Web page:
• The way a focus on measuring ‘impact’ plays out is not suitable in the context of many projects and programmes -> we need to recognise the limits of a project’s influence, and shape our planning, learning, and accountability functions around “outcomes”, which are further ‘upstream’ from impacts. Limits depend on time, geography, resources, contacts, politics Looking from the point of view of a project, we see Sphere of control = operational environment Sphere of Influence = Relationships & Interactions Sphere of Interest = social, economical, environmental states & trends DIRECT CONTROL DIRECT INFLUENCE INDIRECT INFLUENCE This relates to concepts you may be familiar with from the log frame, along the results chain through to intended impacts. The premise is -> we can’t control everything we’d like to see change -> this is not something unscientific: complexity theory (and common sense!) tells us that real, sustainable change involves the combination of a number of different factors, and is a product of the interaction of many different actors and stakeholders -> Outcome Mapping is concerned with the level where a programme has direct influence Complexity cross-reference: Systems with multiple actors, inter-related and connected with each other and with their environment Various forces interacting with each other, interdependent (e.g. political and social dimensions) In these situations, change occurs because of the interaction of multiple actors and factors; can’t be controlled by one programme Very difficult to predict what ‘impacts’ might be achieved in advance; SDOIC means inherent unpredictability, that isn’t unscientific but based on careful investigation Common mistakes include trying to deliver clear, specific, measurable outcomes; better to work with inevitable uncertainty than to plan based on flimsy predictions Russell Ackoff : 3 kinds of problems: Mess, problem and puzzle. MESS has no defined form or structure, not a clear understanding of what’s wrong, often involves economic, technological, ethical and political issues. Common mistake is to carve off part of a mess, deal with it as a problem and solve it as if it was a puzzle (as the simple causal chain from inputs to impact tries to do) -> need to recognise messy realities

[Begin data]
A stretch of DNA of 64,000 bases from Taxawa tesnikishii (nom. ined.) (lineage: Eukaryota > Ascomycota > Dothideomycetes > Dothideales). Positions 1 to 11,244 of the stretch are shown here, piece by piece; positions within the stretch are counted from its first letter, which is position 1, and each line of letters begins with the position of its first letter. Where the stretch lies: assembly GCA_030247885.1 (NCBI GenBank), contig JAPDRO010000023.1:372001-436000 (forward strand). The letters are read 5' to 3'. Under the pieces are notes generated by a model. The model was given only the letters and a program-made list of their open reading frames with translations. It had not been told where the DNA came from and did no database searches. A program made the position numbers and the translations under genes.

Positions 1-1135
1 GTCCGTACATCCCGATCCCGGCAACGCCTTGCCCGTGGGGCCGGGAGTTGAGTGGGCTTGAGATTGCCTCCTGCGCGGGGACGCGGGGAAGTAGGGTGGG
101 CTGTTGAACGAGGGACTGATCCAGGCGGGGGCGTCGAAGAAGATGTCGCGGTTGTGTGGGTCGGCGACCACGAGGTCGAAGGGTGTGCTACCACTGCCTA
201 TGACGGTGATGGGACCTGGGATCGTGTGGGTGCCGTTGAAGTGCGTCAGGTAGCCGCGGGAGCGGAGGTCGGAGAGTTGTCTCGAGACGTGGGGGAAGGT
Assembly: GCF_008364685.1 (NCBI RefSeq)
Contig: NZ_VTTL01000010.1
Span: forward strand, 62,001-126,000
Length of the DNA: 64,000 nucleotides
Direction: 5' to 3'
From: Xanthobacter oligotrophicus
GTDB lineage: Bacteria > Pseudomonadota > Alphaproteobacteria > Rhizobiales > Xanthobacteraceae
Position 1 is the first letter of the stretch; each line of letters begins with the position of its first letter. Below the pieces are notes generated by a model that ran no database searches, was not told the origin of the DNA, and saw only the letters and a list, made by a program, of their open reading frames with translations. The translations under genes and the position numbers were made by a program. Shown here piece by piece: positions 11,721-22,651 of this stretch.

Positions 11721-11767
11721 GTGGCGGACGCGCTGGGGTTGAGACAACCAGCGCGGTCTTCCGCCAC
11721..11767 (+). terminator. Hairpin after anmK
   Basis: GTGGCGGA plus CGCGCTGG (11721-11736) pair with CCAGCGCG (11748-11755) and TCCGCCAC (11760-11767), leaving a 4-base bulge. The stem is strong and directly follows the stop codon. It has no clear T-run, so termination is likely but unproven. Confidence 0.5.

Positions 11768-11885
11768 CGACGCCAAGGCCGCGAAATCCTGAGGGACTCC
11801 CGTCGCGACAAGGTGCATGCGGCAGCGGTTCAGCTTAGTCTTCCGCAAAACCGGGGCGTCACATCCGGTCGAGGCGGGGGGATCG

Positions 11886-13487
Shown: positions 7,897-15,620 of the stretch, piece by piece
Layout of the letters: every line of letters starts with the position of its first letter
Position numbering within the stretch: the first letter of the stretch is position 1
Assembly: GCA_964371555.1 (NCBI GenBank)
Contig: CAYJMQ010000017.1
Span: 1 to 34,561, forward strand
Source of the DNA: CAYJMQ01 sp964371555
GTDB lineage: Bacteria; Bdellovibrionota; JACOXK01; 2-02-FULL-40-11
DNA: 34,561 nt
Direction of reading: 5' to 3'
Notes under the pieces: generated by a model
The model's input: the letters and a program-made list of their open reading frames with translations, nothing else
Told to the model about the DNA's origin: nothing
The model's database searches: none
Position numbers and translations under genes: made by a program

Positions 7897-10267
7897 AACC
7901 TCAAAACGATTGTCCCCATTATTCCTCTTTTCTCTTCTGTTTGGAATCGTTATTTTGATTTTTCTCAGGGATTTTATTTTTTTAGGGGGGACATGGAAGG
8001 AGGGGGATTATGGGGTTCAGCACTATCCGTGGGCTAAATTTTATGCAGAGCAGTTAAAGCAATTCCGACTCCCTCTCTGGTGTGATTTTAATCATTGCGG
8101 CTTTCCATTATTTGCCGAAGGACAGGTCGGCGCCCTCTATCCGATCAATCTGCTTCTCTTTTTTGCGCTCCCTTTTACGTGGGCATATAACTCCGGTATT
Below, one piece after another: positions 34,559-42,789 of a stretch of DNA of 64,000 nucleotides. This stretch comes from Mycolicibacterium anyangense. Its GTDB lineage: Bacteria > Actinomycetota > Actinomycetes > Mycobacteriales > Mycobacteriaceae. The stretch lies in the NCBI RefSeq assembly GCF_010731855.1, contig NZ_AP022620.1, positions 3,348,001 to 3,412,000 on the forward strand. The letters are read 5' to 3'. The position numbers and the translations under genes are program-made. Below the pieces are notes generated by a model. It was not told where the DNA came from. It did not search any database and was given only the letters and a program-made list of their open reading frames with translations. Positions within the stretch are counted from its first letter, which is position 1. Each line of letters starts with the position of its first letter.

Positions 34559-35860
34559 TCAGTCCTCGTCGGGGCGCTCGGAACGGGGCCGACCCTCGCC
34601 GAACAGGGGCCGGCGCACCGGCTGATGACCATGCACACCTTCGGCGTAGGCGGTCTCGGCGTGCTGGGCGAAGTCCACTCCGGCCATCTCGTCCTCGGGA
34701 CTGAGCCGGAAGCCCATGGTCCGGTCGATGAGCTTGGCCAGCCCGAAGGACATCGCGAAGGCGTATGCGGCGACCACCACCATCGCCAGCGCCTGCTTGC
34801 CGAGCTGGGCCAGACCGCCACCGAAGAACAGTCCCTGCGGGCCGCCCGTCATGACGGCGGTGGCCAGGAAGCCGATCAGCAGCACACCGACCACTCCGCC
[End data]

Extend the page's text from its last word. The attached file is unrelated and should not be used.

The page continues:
• Example...
  • The three biggest mistakes when monitoring and evaluating development projects are: Only focussing on outputs (how many meetings, how many publications) Only focussing on impacts (decrease in infant mortality, new legislation, access to water, incidence of malaria) Assuming a causal link between the two
  • conclusion: « impact » is a highly politicized concept in development. OM focuses on outcomes not impact there are other methods to do impact assessment at OM African Users Workshop in Niamey, January 2007: OM not only about P,M&E but about the way you conceptulize development
  • Important to focus on outcomes… Taking again our simplified results chain, we can map the ownership of our local partners or beneficiaries. We see that this increases. At the level of inputs, our partners don’t have a lot of say – decisions about money, who to work with and where to work are largely made by the program or even the donor. But at the impact level, it all depends on the partners and the beneficiaries. Outcome mapping is focussed at the level of outcomes. This is because the partner ownership is high enough to be able to see an effect, some observe changes and the programme influence is high enough to be able to say with some confidence that those changes originated from the intervention.
  • Not a lock step progression Indicate DEPTH of change; signals that change is happening Milestones Spectrum of transformation
  • This level of generality is OK for higher level audiences but, for M&E and at the operational level, greater specificity is essential.